Unitaid, a global health organization, has announced a $31 million commitment to prevent the spread of hepatitis C among injecting drug users and other at-risk groups including those incarcerated.
The blood-borne illness, which may result in catastrophic liver damage and cancer if left untreated, disproportionately affects marginalized communities.
One in four inmates and one in ten drug injectors both have current hepatitis C infections.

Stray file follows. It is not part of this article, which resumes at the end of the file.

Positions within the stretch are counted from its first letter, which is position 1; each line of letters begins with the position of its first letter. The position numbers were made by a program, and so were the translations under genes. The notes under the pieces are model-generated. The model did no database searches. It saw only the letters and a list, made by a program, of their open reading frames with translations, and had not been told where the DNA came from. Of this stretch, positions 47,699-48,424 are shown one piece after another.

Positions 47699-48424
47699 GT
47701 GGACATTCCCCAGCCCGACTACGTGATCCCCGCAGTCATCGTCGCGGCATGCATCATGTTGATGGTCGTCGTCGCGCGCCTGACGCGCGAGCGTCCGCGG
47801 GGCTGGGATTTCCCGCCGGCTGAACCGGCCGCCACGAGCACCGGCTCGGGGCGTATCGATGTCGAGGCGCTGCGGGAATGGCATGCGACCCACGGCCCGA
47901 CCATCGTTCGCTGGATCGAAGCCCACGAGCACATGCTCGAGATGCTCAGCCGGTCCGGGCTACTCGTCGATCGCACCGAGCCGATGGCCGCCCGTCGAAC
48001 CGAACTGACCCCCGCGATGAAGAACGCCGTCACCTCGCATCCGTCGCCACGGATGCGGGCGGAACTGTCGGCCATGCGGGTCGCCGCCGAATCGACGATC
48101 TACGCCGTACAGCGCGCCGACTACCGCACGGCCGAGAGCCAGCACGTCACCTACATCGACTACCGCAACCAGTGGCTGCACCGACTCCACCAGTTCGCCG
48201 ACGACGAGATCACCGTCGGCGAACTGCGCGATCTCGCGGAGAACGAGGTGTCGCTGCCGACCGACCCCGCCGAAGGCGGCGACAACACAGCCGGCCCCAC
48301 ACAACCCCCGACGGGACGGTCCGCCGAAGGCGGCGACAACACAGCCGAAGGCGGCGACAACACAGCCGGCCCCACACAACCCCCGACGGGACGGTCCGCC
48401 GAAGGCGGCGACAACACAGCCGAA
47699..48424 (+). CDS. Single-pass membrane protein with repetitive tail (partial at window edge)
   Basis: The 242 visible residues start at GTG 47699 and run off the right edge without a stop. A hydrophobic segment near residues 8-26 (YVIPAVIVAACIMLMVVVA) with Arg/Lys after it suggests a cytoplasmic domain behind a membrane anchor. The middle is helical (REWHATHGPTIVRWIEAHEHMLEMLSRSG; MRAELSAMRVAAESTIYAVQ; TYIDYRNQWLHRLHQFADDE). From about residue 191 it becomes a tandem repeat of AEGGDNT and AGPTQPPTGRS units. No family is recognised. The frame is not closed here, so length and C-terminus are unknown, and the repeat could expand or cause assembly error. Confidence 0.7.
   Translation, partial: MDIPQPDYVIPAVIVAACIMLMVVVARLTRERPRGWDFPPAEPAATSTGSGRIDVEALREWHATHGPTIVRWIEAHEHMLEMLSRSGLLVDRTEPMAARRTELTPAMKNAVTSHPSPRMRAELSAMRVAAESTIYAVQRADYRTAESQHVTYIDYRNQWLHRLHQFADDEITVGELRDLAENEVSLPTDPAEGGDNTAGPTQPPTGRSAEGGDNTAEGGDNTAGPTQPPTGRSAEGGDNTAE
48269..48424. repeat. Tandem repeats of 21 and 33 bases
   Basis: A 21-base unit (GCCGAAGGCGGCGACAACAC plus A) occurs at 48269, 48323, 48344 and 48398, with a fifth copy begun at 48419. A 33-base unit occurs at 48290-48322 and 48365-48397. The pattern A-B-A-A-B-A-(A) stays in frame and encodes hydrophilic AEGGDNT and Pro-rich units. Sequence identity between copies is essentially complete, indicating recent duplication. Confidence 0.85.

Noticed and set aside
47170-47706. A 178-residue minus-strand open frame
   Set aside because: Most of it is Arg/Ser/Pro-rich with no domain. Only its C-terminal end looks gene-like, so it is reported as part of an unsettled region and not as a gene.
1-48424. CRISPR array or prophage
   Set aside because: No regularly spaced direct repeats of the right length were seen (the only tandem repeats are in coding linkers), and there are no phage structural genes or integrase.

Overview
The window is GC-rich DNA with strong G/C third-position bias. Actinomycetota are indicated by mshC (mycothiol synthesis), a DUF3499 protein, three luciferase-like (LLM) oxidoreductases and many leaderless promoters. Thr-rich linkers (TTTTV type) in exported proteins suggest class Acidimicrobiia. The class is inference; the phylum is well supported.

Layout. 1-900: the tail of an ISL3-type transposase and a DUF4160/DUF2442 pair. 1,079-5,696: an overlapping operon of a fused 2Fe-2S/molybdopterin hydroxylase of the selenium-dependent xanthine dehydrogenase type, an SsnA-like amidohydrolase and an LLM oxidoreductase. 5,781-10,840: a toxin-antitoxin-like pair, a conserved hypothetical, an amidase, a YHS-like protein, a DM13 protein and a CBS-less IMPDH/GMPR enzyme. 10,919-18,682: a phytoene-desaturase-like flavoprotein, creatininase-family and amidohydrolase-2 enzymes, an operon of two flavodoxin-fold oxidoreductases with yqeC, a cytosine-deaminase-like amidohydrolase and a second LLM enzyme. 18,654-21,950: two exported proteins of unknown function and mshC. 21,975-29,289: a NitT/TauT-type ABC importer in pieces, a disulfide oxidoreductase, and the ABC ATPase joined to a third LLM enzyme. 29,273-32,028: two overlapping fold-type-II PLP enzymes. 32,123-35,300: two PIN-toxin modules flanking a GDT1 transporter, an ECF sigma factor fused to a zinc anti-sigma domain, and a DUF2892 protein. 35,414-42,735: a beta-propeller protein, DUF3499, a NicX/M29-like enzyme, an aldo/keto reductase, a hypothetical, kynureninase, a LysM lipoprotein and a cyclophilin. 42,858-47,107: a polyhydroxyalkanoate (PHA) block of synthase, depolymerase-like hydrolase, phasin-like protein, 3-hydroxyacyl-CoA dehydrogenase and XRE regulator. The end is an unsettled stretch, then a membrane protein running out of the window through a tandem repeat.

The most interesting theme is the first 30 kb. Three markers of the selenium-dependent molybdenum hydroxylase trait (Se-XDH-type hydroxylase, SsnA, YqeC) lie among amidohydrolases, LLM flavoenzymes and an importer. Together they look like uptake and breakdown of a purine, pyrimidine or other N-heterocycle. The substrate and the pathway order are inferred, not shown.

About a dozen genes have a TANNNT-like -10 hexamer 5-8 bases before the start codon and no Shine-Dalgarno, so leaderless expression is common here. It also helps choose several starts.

In the majority of low- and middle-income nations, where 80% of those living with the virus do, there are now extremely effective therapies that are also reasonably priced, according to Unitaid.
Yet the majority of them lack access to medical treatment.
With the help of its financing, attempts will be made to connect with these individuals by incorporating testing and treatment into harm reduction programs.
It will also test the usage of two underutilized items in an effort to lessen the hazards connected with drug injection.
Egypt, India, Kyrgyzstan, Nigeria, South Africa, Tanzania, Ukraine, and Vietnam will all conduct tests on both.
Other blood-borne illnesses like HIV will not spread as a result of the preventative methods and technologies.